There have been a few times in my life when I have known, beyond the shadow of any reasonable doubt, that I am doing exactly what I was created to do… exactly how I was created to do it… exactly where I was created to do it… and I could go on doing it forever and be very happy.  There have also been a couple of times when I have known this was a possibility, but something (or someone) stood in my way, so such a plan was thwarted by the free will of another (I’m not going to go quite as far as Paul, attributing that to Satan.  Sometimes, it’s just people.).        

I recently had the great privilege of travelling across the country and stopping in many of the towns where we have served the church.  You can’t rely on feelings to determine how right a decision was or might be—read that again, you can’t—but taking a drive down this ‘memory lane’ was pretty telling for me.  There were so many moments when I stopped to connect with a friend… or share a story with the kids… or just still myself and take in a breath laced with history and life.  These moments held sentiments such as, “Wow, that was fun!” or, “I loved that!” or “Remember when…” and they came with smiles and deep-rooted peace about the ways in which God has used us throughout this life.  But there were some ‘ugly’ moments, too.  If returning to the scene of your life some thirteen years later, for example, results in indefatigable tears… for hours… across state lines… something isn’t right (says the woman who hates crying in front of other people and mostly only does it when she’s furious).

Ah… my Thessalonica…

Paul’s words, “I could stand it no longer…” just slice through my heart (which is a little vulnerable, right now).  And there are moments when… even after all these years… I have to check in on them.  I have to know about their faith.  I have to know they are OK.

And so, in this world of connectivity, where I can know what they ate for breakfast last Tuesday; I break all the rules.  Because once you are one of my people; there’s no getting out of it.  It’s not you: It’s me.  I love you.

Interestingly, in this current swirling world of life and ministry, I am standing on the precipice of what happens next, waiting (not very patiently) for the direction that tells me which way to jump.  And I am praying that, even though the potential for heart-wrenching pain is high, I will land in my next Thessalonica; because I would rather feel that deeply again than anything else.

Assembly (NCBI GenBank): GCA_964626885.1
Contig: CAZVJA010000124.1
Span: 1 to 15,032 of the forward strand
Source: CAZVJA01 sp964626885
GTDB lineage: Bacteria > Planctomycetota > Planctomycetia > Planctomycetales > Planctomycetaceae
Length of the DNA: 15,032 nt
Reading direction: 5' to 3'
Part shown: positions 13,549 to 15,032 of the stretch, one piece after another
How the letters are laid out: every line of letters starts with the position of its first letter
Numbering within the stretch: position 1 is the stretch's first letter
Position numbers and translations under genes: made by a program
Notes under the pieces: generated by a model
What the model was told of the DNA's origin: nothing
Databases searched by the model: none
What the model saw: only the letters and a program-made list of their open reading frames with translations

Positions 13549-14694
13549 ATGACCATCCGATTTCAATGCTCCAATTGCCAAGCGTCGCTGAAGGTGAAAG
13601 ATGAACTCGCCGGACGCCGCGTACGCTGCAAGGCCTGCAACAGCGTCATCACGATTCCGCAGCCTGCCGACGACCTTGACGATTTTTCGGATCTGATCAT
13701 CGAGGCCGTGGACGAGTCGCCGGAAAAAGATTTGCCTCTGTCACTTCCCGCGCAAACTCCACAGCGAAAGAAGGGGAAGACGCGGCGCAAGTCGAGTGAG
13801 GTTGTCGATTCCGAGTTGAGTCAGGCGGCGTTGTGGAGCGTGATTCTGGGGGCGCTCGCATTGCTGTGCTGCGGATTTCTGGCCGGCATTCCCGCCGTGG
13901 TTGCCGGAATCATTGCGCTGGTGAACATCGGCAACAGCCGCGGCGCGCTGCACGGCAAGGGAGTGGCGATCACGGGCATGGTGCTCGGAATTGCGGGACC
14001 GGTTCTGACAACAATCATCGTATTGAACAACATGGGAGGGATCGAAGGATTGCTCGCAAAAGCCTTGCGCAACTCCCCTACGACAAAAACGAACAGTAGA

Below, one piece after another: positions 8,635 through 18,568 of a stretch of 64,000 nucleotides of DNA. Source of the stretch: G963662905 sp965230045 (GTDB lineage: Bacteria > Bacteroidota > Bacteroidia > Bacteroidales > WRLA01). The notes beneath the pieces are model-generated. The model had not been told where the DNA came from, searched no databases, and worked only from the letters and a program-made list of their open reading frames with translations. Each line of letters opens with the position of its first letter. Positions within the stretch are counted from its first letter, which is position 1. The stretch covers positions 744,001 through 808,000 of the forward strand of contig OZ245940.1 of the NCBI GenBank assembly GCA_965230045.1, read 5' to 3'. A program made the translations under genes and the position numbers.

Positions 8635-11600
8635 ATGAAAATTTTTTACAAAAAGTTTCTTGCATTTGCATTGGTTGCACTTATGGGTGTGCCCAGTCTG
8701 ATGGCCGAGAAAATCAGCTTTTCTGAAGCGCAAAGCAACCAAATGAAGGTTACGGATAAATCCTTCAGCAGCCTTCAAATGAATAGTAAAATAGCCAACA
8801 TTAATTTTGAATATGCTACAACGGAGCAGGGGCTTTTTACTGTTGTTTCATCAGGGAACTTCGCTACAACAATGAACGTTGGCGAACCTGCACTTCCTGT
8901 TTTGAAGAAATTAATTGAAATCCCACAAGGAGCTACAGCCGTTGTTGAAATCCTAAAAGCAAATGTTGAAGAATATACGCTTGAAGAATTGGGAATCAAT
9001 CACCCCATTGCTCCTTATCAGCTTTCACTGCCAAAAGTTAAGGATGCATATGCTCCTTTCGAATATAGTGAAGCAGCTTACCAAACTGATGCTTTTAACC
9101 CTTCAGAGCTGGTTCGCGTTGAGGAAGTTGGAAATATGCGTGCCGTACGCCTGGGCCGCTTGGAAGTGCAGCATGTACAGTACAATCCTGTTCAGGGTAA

L.

Saturday, June 17, 2017

Sacred Space



It’s Sacramental Saturday, and although I (and others) have spent many hours and days exploring proper sacraments in this space; I’d like to briefly consider space, itself, tonight… this space… physical space… mental and emotional space… just… space…

I think we need it: I don’t think we allow for enough of it (simplistic enough).

The only way this ever gets remedied is for us to make space a priority.

And so I am tempted to talk about spiritual disciplines and how we must fill our spaces with them.  I am inclined to lean toward inward disciplines—particularly toward disciplines of abstinence, because it seems as if they might be the ones that best allow for space.  But I want to be careful, because even the thrust toward disciplines such as silence and solitude can become a burden if we do not first recognize the need for clear space… empty space… overall.  These things are not interchangeable.

I live in a culture overwhelmed with noise, and not just the kind you hear.  Even if I manage to sneak away to a quiet corner of my world where auditory noise is almost eliminated (the hum of the air conditioner isn’t something I’m willing to part with on such a hot, humid day); my mind will continue to run. 

Visual noise is, quite possibly, an even greater danger.  How about some stats? The sheer number of screens available to me at any given time is staggering—and addictive.  I should absolutely admit that it is addictive, because as I am typing even this post about space; I am slightly panicked over the fact that I accidentally left the power cord for my laptop 222 miles from where I now sit, I only have 33% battery life remaining (which should last approximately two hours), and I’m concerned that if my battery drops below a certain level I will need to quickly send this particular document to some remote location, so I can access it on one of the other four computers currently at my disposal.  Four!  This will, in turn, bring great irritation to one of my children, because it will leave him or her without a functioning computer for at least several minutes.  Depending on the child this affects, he or she may request the use of a hand held video game or tablet during such time.  And I think there may be eleven available options.  Eleven!  But if none of those devices are sufficient, perhaps one of the three smart phones or the TV will do. 

There is no space.

This post isn’t going in all the beautiful unplugged, hands free directions you might assume, though.   

As it turns out, I’m not much of an advocate for unplugged and hands free, except in rare circumstances (water parks are a good one), because my world requires technology for communication.  And communication matters—a lot.

So no, I’m not going to guilt you into putting your phone down, because you’re missing your life, and, in fact, I might encourage you to pick it up if it includes a camera, because that’s a fabulous way to chronicle the everyday memories that might otherwise be forgotten.

I am, however, going to ask you to think about when… and where… and for how long you might be able to clear some space to simply be covered by the grace that loves you because you exist.  No strings… no requirements… no pressure.

Sacramental and disciplined living is important and transformative, but it must begin with accepting that which we cannot do, if we hope to recognize God at work.
 
L.